In line with my post yesterday about the classiness with which GW Bush left office, but far more substantive than my post, Norman Ornstein in the NYT today gives credit where it is due to a president who always tried to keep the country’s best interests first and foremost.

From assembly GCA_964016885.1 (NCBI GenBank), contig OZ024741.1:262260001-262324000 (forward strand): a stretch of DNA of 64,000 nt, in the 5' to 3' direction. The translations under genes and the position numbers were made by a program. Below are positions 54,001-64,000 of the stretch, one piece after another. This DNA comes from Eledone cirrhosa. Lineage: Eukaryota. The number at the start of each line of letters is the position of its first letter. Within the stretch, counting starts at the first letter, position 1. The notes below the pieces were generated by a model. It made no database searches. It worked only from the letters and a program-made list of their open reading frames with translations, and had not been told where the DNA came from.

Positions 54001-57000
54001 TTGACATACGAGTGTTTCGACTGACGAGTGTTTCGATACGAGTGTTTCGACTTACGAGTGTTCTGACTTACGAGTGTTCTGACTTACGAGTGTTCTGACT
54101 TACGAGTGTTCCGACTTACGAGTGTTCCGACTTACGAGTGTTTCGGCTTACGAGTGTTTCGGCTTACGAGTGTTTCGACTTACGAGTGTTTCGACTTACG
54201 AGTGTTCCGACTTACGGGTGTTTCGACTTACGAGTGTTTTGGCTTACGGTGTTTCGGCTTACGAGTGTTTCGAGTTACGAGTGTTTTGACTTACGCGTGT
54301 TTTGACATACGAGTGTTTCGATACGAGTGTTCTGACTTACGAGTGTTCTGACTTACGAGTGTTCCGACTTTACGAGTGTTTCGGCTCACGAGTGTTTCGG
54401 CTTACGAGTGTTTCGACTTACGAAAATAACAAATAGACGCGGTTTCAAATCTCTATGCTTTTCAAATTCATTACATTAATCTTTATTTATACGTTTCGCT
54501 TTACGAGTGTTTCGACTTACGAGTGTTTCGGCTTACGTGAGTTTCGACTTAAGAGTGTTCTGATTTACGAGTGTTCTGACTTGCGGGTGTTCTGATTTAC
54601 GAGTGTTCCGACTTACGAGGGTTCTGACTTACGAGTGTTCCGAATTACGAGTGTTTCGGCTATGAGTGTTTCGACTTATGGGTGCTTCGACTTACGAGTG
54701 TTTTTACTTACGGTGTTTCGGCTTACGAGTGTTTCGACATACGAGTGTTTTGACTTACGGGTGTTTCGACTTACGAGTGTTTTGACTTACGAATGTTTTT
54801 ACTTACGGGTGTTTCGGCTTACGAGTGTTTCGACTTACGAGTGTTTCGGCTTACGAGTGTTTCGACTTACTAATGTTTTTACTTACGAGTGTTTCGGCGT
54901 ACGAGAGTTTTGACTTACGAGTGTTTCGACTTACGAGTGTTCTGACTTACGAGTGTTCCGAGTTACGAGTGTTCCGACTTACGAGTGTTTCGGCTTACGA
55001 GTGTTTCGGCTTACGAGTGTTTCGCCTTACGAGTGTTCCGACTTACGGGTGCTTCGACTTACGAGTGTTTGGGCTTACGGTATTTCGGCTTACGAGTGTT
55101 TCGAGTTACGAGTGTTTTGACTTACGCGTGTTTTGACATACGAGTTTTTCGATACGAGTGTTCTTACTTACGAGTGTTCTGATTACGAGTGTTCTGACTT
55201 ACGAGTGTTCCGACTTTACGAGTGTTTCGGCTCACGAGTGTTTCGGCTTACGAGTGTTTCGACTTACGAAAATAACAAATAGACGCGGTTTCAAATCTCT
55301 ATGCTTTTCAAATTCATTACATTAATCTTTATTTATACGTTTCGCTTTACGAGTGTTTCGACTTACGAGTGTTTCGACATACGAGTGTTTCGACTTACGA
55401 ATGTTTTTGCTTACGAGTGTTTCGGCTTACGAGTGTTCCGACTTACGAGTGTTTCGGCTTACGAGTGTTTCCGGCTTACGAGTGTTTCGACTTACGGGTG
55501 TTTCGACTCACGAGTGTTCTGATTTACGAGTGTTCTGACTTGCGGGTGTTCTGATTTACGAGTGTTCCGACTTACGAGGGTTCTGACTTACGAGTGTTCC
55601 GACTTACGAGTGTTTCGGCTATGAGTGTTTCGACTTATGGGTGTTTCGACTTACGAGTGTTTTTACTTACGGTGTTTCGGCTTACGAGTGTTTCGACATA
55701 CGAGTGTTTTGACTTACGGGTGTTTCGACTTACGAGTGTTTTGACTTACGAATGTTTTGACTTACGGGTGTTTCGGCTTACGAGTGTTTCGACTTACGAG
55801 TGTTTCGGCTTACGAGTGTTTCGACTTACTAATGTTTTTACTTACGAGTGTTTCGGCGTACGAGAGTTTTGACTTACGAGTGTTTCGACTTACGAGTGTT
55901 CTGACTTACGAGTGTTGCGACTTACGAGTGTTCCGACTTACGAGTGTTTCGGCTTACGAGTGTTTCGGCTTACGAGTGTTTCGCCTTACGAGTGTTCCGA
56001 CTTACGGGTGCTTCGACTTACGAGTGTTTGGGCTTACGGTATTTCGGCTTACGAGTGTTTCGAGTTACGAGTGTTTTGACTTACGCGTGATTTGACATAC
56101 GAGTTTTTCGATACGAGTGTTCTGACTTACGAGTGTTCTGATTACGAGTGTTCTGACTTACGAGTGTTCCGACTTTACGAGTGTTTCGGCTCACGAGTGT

The legacy of this president is an incredibly hodgepodge of very good and very bad. So much that he has done has been infuriating, or incompetent, or short-sighted, or ill-considered. And so many of his personal characteristics — arrogance, a tendency toward insularity bordering on cronyism, refusal to acknowledge error — have been serious defects. But his dedication to duty, his seriousness of purpose, his personal kindnesses, and his resolutely upbeat demeanor, all have been a credit both to him and to his office. Ornstein tells an important story about how well he conducted the transition. Credit where credit is due.